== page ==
Amazon working on ‘rigged’ voices for Alexa

Alexa, Amazon’s smart assistant, could receive a feature that allows it to mimic a person’s voice based on one minute of audio.

Amazon says it is preparing a feature that allows Alexa to mimic a human voice from one minute of audio. The company announced it at its re:MARS conference held in Las Vegas in the United States. The technology in question is presented as an opportunity to remember loved ones who have passed away by using their voice to read texts.

Regardless of the psychological consequences of this idea and the ethical questions that arise about the rights to use someone’s voice, even a deceased person’s, the technology, which is capable of quickly and easily falsifying someone’s voice, obviously has other possible effects. Therefore, it could also be used for fraudulent purposes, such as voice phishing (“vishing”). Think, for example, of a call from the CFO of a company asking an employee to immediately deposit an amount into a specific account (belonging to scammers).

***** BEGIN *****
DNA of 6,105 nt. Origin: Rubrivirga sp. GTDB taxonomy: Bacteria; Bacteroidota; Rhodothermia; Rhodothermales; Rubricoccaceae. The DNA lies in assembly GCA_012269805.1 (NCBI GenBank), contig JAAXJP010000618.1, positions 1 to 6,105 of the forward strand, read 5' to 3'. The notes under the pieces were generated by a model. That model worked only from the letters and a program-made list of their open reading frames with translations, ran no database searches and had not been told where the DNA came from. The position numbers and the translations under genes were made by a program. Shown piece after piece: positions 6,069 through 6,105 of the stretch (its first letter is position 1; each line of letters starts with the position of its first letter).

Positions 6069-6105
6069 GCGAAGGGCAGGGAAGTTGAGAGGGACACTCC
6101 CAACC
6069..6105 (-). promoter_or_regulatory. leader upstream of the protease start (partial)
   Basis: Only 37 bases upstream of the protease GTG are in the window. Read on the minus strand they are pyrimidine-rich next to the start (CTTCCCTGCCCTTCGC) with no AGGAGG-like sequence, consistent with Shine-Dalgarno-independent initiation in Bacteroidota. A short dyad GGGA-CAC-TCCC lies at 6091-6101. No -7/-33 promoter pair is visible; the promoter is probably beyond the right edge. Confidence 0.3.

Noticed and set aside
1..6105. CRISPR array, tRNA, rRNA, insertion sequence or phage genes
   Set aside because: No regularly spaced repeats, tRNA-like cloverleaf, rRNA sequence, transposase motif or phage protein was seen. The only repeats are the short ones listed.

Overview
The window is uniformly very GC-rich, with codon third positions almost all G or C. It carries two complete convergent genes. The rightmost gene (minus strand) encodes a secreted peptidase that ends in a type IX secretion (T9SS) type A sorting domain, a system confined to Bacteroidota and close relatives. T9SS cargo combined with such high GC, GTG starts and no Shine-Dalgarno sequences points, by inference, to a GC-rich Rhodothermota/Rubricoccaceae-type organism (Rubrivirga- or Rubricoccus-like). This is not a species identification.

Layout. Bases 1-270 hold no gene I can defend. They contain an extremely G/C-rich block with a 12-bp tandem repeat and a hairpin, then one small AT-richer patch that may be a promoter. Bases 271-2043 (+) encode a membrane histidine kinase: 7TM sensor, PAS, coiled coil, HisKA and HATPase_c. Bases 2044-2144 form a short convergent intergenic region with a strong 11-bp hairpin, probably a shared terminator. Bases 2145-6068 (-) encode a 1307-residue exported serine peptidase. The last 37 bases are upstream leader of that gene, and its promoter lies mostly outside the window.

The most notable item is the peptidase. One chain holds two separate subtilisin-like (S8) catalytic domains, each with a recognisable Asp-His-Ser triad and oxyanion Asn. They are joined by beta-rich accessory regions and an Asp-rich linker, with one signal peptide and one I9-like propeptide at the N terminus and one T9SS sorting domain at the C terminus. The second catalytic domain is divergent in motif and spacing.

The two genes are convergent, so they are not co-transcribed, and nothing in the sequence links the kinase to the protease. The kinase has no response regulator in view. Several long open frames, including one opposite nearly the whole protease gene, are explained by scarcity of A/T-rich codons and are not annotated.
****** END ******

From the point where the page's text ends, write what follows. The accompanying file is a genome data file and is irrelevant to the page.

For the sake of clarity, this is a demo of possible future technology. Computer systems can now mimic voices, but these days they still require much more information than a minute of sound.

Amazon showed off the feature in a video, where a child asks his grandmother to ‘read’ him a story. It is not known what stage of development the feature is in. The demo appears to be based on advances in Amazon’s text-to-speech technology, as explained in this White book.

Amazon says it is preparing a feature that allows Alexa to mimic a human voice from one minute of audio. The company announced it at its re:MARS conference held in Las Vegas in the United States. The technology in question is presented as an opportunity to remember deceased loved ones by using their voices to read texts, regardless of the psychological consequences of this idea and the ethical questions that arise about the rights to use someone’s voice. Quickly and easily faking someone’s voice obviously has other possible effects. Therefore, it could also be used for fraudulent purposes, such as voice phishing (“vishing”). Think, for example, of a call from the CFO of a company asking an employee to deposit an amount without delay into a specific account (belonging to scammers). For the sake of clarity, this is a demonstration of a possible technology future. The computer systems that are currently present imitate voices, but they currently need more information than just a minute. grandmother. It is not known what stage of development the feature is in. The demo appears to be based on advances in Amazon’s text-to-speech technology, as explained in this white paper.

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